In Japan, Kyocera Grows Energy Efficiency Solutions

In the wake of the tsunami disaster that knocked out the Fukushima Daiichi nuclear complex — and the shut down of all of Japan’s nuclear reactors — the Japanese government has set regional energy reduction targets designed to help the country meet its electricity demands with reduced generating capacity.  Kyocera Group reports that it is acting in support of that effort by planting “Green Curtains” at its company locations across Japan that will reduce its need for air-conditioning in the summer months, thereby reducing its buildings’ energy demands.

These curtains of foliage, grown on trellises over the windows and outer walls of Kyocera’s manufacturing and office buildings, will provide shade from the direct sunlight and heat gain that play a key role in driving up temperatures in those buildings when the mercury outside rises. The company’s effort to install Green Curtains started last year, but has increased in 2012, with trellised plants being planted at 28 Kyocera company locations throughout Japan, more than a 30 percent increase over last year.

Kyocera Green Curtain

image via Kyocera

Green Curtains are part of the company’s overall strategy to reduce the need for both air conditioning and electricity in general in its buildings. Other measures include setting the thermostat to 82 degrees Fahrenheit during summer work hours (and relaxing the dress code to allow employees to work comfortably in warmer temps); using a digital, programmable thermostat to automate ideal settings for different times of day; installing automatic door-closers throughout the workplace, including exterior and interior freight doors and walk-in refrigerators/freezers; and installing blinds and glazing on windows to control solar gain.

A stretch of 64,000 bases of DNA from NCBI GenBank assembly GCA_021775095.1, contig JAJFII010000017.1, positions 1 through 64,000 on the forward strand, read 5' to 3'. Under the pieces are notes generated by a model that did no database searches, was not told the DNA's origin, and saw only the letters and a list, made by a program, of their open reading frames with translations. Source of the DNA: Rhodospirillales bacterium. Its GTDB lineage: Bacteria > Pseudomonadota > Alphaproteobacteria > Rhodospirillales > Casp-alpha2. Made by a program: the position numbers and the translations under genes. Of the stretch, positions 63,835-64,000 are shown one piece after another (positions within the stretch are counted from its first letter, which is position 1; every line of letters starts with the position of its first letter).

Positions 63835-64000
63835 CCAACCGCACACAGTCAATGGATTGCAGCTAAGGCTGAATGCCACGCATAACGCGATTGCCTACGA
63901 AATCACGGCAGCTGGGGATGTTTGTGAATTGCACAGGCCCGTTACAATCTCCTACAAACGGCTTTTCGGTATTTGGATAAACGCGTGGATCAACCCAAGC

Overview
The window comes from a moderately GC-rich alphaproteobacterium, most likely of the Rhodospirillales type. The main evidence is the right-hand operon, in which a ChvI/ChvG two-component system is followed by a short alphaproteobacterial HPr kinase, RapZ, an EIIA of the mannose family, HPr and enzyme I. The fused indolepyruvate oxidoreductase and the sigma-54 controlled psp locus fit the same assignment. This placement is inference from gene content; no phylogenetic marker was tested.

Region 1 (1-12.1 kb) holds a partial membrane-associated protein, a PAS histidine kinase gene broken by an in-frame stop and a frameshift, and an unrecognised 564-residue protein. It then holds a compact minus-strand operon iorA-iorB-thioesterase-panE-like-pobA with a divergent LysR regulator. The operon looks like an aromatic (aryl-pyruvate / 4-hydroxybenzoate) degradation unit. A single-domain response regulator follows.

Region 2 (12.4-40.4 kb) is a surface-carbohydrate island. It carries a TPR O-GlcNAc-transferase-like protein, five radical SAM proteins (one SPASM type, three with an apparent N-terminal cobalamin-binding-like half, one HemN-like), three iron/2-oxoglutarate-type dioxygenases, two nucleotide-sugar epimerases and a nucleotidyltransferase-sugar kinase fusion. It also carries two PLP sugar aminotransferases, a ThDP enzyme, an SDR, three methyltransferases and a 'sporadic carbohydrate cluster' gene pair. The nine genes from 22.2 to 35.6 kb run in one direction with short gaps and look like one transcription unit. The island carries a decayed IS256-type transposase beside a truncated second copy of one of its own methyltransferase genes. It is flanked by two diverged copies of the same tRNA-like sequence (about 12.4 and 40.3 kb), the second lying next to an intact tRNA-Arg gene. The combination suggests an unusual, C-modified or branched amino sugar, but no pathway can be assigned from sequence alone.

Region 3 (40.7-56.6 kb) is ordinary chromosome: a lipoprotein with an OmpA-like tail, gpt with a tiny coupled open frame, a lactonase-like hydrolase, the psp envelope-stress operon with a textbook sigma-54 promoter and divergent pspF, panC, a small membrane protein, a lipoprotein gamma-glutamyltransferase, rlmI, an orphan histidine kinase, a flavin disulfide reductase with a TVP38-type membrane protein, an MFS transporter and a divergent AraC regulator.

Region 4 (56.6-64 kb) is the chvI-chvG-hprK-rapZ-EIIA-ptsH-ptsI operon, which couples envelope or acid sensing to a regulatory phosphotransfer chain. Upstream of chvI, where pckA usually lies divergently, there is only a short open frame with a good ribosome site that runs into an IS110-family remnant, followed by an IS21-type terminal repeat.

The company’s other efficiency strategies include movement-activated lighting sensors for stairways, hallways and other areas that are not in constant use; energy efficient lighting (LEDs and CFLs); heightened power-saving settings for employee computers; and having employees use laptops rather than desktops whenever possible (as well as shut down and unplug all computers at the end of the work day).

More information on Kyocera’s Green Curtains (as well as on how to create your own) is available online.

Susan DeFreitas has covered all manner of green technology for EarthTechling since 2009. She is a graduate of Prescott College for the Liberal Arts and the Environment, and has a background in marketing green businesses. Her work on green living has been featured in Yes! Magazine, the Utne Reader and Natural Home.